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Labour chief Ng Chee Meng, Aljunied GRC candidate Victor Lye among those co-opted into PAP’s top decision-making body

SINGAPORE — In a rare move, the People’s Action Party (PAP) has chosen two non-Members of Parliament (MP) to join its central executive committee (CEC).

The People's Action Party announced that Mr Ng Chee Meng (left) and Mr Victor Lye (right) have been co-opted as members after its Central Executive Committee met.

The People's Action Party announced that Mr Ng Chee Meng (left) and Mr Victor Lye (right) have been co-opted as members after its Central Executive Committee met.

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  • Mr Ng Chee Meng, Mr Victor Lye have been co-opted as members of PAP’s central executive committee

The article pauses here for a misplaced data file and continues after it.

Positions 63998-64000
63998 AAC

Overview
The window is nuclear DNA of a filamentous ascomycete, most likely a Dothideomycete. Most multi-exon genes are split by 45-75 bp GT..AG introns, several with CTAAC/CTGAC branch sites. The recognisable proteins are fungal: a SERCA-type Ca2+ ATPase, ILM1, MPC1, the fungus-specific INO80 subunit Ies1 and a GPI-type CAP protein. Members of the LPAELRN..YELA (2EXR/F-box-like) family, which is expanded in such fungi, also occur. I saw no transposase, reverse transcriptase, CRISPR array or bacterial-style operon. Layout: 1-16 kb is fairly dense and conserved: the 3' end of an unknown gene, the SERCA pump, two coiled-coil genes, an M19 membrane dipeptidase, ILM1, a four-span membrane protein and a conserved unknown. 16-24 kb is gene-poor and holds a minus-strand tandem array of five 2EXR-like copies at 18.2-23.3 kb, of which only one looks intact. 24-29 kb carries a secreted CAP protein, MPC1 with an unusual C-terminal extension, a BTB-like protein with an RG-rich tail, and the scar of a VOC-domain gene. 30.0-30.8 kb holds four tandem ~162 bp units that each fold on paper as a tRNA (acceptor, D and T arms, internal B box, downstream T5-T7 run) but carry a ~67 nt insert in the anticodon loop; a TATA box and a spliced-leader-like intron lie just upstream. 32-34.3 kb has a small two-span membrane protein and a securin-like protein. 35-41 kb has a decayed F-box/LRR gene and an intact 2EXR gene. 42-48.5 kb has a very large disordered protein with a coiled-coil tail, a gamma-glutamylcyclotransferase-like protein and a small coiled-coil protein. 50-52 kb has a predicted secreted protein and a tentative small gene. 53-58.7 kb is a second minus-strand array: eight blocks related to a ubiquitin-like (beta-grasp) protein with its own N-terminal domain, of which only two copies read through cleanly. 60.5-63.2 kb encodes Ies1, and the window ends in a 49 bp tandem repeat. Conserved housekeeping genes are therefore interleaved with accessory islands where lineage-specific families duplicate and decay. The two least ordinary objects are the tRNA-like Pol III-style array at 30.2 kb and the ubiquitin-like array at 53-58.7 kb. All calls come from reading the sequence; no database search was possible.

• The two non-MPs were co-opted along with Cabinet Minister Edwin Tong, as well as Mr Alex Yam, MP for Marsiling-Yew Tee GRC
  • Political pundits and party members were surprised by the move
  • There has not been a CEC member who are non-MPs for at least two decades


SINGAPORE — In a rare move, the People’s Action Party (PAP) has chosen two non-Members of Parliament (MP) to join its central executive committee (CEC).

The ruling party announced in a press statement on Thursday (Nov 19) that Mr Ng Chee Meng and Mr Victor Lye have been co-opted as members after the CEC met.

Mr Ng has been secretary-general of the National Trades Union Congress (NTUC) since 2018 and was a former MP. He was among those voted into the CEC, its top decision-making body, by party cadres two years ago.

In the July 10 General Election (GE), Mr Ng was part of the PAP team that lost to the Workers’ Party (WP) in the contest for Sengkang Group Representation Constituency (GRC).

He was not elected when the party met earlier this month to vote for its 36th CEC.

Mr Victor Lye was a PAP candidate for Aljunied GRC in GE2015 and GE2020, losing both times to WP.